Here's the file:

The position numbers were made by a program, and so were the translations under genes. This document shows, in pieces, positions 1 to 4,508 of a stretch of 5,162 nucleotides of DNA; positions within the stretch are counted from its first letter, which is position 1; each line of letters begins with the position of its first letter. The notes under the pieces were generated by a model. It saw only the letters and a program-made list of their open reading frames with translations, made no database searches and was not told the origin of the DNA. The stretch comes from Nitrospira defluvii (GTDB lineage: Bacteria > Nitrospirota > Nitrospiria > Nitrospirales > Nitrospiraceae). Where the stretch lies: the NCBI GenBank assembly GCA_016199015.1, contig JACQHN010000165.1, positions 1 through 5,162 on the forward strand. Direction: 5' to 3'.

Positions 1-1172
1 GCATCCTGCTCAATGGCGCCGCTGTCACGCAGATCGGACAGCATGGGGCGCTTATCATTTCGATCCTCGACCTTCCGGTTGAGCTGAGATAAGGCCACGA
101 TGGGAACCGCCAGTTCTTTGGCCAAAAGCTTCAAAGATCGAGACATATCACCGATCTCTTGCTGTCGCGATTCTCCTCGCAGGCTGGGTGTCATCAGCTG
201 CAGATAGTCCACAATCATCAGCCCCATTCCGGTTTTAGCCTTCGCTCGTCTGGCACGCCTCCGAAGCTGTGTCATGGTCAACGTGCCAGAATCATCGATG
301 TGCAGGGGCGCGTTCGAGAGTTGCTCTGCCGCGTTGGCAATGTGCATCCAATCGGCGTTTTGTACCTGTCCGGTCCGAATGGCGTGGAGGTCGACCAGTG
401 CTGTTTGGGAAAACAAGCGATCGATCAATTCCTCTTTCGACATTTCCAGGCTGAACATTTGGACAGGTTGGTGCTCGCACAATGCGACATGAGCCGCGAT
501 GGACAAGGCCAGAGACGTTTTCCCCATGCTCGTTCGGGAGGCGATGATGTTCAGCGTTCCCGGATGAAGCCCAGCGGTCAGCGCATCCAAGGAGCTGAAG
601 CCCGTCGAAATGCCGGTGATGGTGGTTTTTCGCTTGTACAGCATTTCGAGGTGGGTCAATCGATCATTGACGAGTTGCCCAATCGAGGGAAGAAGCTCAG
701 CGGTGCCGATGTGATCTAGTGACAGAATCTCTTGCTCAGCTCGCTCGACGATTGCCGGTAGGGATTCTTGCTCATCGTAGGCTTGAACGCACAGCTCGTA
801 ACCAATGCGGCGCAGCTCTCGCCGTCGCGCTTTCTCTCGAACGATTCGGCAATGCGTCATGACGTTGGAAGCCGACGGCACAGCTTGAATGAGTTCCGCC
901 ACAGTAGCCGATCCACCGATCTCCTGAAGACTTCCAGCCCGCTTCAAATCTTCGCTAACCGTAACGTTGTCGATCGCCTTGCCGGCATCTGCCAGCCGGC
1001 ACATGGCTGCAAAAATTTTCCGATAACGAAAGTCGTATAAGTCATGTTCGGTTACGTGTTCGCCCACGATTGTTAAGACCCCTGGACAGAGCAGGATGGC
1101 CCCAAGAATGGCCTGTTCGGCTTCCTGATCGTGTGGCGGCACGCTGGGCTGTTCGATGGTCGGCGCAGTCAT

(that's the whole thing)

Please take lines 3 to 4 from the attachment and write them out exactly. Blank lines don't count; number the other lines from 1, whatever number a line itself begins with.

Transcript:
1 GCATCCTGCTCAATGGCGCCGCTGTCACGCAGATCGGACAGCATGGGGCGCTTATCATTTCGATCCTCGACCTTCCGGTTGAGCTGAGATAAGGCCACGA
101 TGGGAACCGCCAGTTCTTTGGCCAAAAGCTTCAAAGATCGAGACATATCACCGATCTCTTGCTGTCGCGATTCTCCTCGCAGGCTGGGTGTCATCAGCTG